The bill of exceptions does not state that it contains the whole of the evidence. In denying the motion which was thus made at the close of the plaintiffs' testimony, the court, having heard full argument on the point on both sides, referred to a circular from the Secretary of the Treasury, which had been read in evidence, and is set forth at length in the bill of exceptions, dated June 9, 1885, and being No. 6957, on the subject of the reappraisement of merchandise, and directed to the general appraiser at New York City, the material parts of which are set forth at length on pages 137 U. S. 316-318 in the report of the case of Auffmordt v. Hedden, 137 U. S. 310. The court said in its remarks denying the motion for a verdict for the defendant that, in conformity with the views of the secretary, expressed in the circular, the reappraisers were not a court to hear witnesses and counsel; that the importers would have a right on the reappraisement to attend, to see that the reappraisers had their goods, and to call attention to any of the qualities of the goods; that the court expressed no opinion as to whether the importers would have the right to see such testimony in writing, applicable to the value of the goods, as the reappraisers might take; that on the testimony of the witness Barnett, the jury might think that the importers were cut off from a fair right to be there when their goods were examined, not when the reappraisers were deliberating as to the value of the goods, and that the question of fact as to
whether, under that view, there had been a proper reappraisement ought to go to the jury.
If the finding of the jury was against the weight of the evidence, the remedy was by a motion for a new trial, which does not appear to have been made, and this Court cannot exercise a function which was that of the jury.
It appears by the record that the importers, in September, 1885, had protested to the collector, in the case of the Belgenland, against the employment of Mr. Roberts, the merchant appraiser, on the ground that he was not a discreet and experienced merchant, familiar with the character and value of the merchandise; that they made the protest before mentioned in the case of the Normandie against Mr. Booth, the merchant appraiser in that case; that Mr. Booth was a manufacturer of silk goods at Paterson, New Jersey, of the same general description as those imported by the plaintiffs on the Normandie; that there was a competition between such goods as were imported by the plaintiffs by the Normandie and those manufactured by Mr. Booth; that Mr. Roberts had expressed himself personally to Mr. Barnett, in conversation at different times, in language showing strong prejudice against importers generally of silk goods, and had specifically stated that he thought most of them were foreigners in league with foreigners on the other side for the receipts of merchandise at the port of New York at a price a great deal less than the goods were worth on the other side; that it could only be through a combination that they could get the goods in that way, and that he thought the whole thing was a fraud.
It does not appear by the bill of exceptions that the defendant excepted to any part of the charge of the court to the jury, but he presented to the court seventeen separate requests to charge the jury, in regard to which the bill of exceptions states that "the court declined to charge otherwise than as already charged, and denied each of such requests, except as charged," and that the defendant excepted to each of such rulings.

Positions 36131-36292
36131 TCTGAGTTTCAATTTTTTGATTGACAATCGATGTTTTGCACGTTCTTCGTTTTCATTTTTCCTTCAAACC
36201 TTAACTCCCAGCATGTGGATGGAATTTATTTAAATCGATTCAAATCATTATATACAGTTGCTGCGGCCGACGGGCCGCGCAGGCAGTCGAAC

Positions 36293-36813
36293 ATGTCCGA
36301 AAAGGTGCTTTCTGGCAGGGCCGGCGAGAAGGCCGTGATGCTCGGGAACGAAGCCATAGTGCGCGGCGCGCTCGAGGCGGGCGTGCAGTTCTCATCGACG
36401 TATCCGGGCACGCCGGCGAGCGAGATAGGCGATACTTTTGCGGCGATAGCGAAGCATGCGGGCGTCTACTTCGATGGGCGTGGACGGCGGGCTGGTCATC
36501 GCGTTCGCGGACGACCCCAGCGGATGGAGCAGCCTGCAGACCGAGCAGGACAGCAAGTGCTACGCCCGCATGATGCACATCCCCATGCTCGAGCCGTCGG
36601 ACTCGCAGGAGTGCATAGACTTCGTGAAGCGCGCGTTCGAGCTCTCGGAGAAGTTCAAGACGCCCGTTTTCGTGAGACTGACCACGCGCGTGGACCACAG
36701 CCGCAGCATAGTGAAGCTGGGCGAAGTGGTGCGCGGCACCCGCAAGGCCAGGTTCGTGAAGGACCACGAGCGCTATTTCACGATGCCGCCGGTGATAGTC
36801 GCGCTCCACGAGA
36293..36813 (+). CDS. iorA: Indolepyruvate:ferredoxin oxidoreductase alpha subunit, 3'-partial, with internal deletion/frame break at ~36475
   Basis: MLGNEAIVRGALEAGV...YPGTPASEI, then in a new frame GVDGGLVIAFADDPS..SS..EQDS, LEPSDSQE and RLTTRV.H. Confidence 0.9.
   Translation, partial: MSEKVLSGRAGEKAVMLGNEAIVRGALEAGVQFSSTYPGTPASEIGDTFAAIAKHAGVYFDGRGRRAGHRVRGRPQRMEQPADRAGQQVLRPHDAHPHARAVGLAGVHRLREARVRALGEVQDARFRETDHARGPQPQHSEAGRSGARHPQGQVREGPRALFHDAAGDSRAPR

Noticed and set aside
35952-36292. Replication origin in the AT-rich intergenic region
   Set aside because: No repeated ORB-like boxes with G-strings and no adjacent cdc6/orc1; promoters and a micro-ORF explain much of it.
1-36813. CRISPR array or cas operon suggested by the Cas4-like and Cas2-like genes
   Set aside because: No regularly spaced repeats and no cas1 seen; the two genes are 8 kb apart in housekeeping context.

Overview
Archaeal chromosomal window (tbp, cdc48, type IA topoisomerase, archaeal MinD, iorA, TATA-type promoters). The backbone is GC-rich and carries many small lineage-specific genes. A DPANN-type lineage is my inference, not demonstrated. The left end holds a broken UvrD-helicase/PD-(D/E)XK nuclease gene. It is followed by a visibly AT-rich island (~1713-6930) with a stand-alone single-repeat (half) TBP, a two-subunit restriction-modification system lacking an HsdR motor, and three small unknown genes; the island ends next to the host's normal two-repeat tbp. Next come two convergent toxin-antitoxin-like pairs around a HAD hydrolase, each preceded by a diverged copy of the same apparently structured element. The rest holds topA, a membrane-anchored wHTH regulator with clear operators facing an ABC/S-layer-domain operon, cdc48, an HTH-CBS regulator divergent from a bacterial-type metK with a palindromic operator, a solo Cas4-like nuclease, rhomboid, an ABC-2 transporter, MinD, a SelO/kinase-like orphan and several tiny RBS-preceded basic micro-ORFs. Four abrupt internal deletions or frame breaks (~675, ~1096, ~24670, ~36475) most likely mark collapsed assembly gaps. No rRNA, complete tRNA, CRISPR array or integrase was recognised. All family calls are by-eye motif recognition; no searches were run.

It is assigned for error that under the charge and the rulings of the court, the jury was permitted improperly to find
that the reappraisers did not act upon their own judgment, but were controlled by outside influences.
The eleventh request to charge was as follows:
"That the statute empowers the Secretary of the Treasury to establish rules and regulations, not inconsistent with the laws of the United States, to secure a just, faithful, and impartial appraisal of all merchandise imported into the United States."
The court substantially so ruled in its remarks on the denial of the first motion to direct a verdict for the defendant, and it ruled nothing to the contrary in its charge to the jury. Judge Wheeler was the judge, who afterwards ruled to the same effect in Auffmordt v. Hedden, which ruling was affirmed by this Court in that case, in 137 U. S. 137 U.S. 310. The judgment in the case of Auffmordt v. Hedden was entered in the circuit court in July, 1887. The present case was tried in December, 1886, and judgment was entered November 5, 1887. Our decision in Auffmordt v. Hedden was rendered December 8, 1890.
We see nothing in the conduct of the trial in the present case which is contrary to the rulings of this Court in Auffmordt v. Hedden. The court, in its charge to the jury, sustained the instructions of the Secretary of the Treasury of June 9, 1885, and did not say anything to the contrary of what were afterwards the rulings of this Court in Auffmordt v. Hedden, and said that the importers had no right to say that certain witnesses should be produced before the reappraisers, and that, although the importers had the right to have a fair opportunity to show their goods and to make suggestions in regard to them, they had no right to be there to examine witnesses, or to explore the sources of the information of the reappraisers, or to have counsel there, as such, to cross-examine witnesses and argue the case. It also charged the jury that the reappraisers had a right to read the regulations.
The general appraiser, Mr. Brower, and the merchant appraisers, Messrs. Booth and Roberts, were examined as witnesses at the trial. The instructions in the circular of June 9, 1885, appear to have been regarded by the reappraisers as guiding instructions in principle. But the question submitted to and passed upon by the jury, and found in favor of the plaintiffs, was whether the reappraisers "were controlled by some outside influence, so that they didn't act their own judgment."